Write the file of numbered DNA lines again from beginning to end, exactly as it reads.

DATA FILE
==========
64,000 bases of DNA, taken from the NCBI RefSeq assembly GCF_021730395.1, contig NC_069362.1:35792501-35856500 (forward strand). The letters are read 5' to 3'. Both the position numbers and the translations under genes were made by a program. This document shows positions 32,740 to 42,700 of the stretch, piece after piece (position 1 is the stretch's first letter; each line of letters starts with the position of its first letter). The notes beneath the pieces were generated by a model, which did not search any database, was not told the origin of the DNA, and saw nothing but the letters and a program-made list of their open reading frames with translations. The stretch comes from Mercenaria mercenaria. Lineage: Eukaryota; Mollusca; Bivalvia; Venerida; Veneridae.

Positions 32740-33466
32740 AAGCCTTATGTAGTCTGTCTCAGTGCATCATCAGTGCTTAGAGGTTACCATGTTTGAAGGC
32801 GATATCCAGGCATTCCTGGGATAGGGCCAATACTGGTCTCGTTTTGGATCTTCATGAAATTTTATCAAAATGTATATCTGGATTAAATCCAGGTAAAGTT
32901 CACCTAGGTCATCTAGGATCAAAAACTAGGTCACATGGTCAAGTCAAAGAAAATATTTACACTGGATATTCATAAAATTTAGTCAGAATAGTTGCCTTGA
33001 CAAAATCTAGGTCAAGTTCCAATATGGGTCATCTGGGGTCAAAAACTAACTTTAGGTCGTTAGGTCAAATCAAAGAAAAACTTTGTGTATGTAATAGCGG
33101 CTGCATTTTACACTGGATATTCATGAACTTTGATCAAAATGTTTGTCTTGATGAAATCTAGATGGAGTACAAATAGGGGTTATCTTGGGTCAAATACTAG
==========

64,000 bases of DNA, taken from the NCBI RefSeq assembly GCF_021730395.1, contig NC_069362.1:35792501-35856500 (forward strand). The letters are read 5' to 3'. Both the position numbers and the translations under genes were made by a program. This document shows positions 32,740 to 42,700 of the stretch, piece after piece (position 1 is the stretch's first letter; each line of letters starts with the position of its first letter). The notes beneath the pieces were generated by a model, which did not search any database, was not told the origin of the DNA, and saw nothing but the letters and a program-made list of their open reading frames with translations. The stretch comes from Mercenaria mercenaria. Lineage: Eukaryota; Mollusca; Bivalvia; Venerida; Veneridae.

Positions 32740-33466
32740 AAGCCTTATGTAGTCTGTCTCAGTGCATCATCAGTGCTTAGAGGTTACCATGTTTGAAGGC
32801 GATATCCAGGCATTCCTGGGATAGGGCCAATACTGGTCTCGTTTTGGATCTTCATGAAATTTTATCAAAATGTATATCTGGATTAAATCCAGGTAAAGTT
32901 CACCTAGGTCATCTAGGATCAAAAACTAGGTCACATGGTCAAGTCAAAGAAAATATTTACACTGGATATTCATAAAATTTAGTCAGAATAGTTGCCTTGA
33001 CAAAATCTAGGTCAAGTTCCAATATGGGTCATCTGGGGTCAAAAACTAACTTTAGGTCGTTAGGTCAAATCAAAGAAAAACTTTGTGTATGTAATAGCGG
33101 CTGCATTTTACACTGGATATTCATGAACTTTGATCAAAATGTTTGTCTTGATGAAATCTAGATGGAGTACAAATAGGGGTTATCTTGGGTCAAATACTAG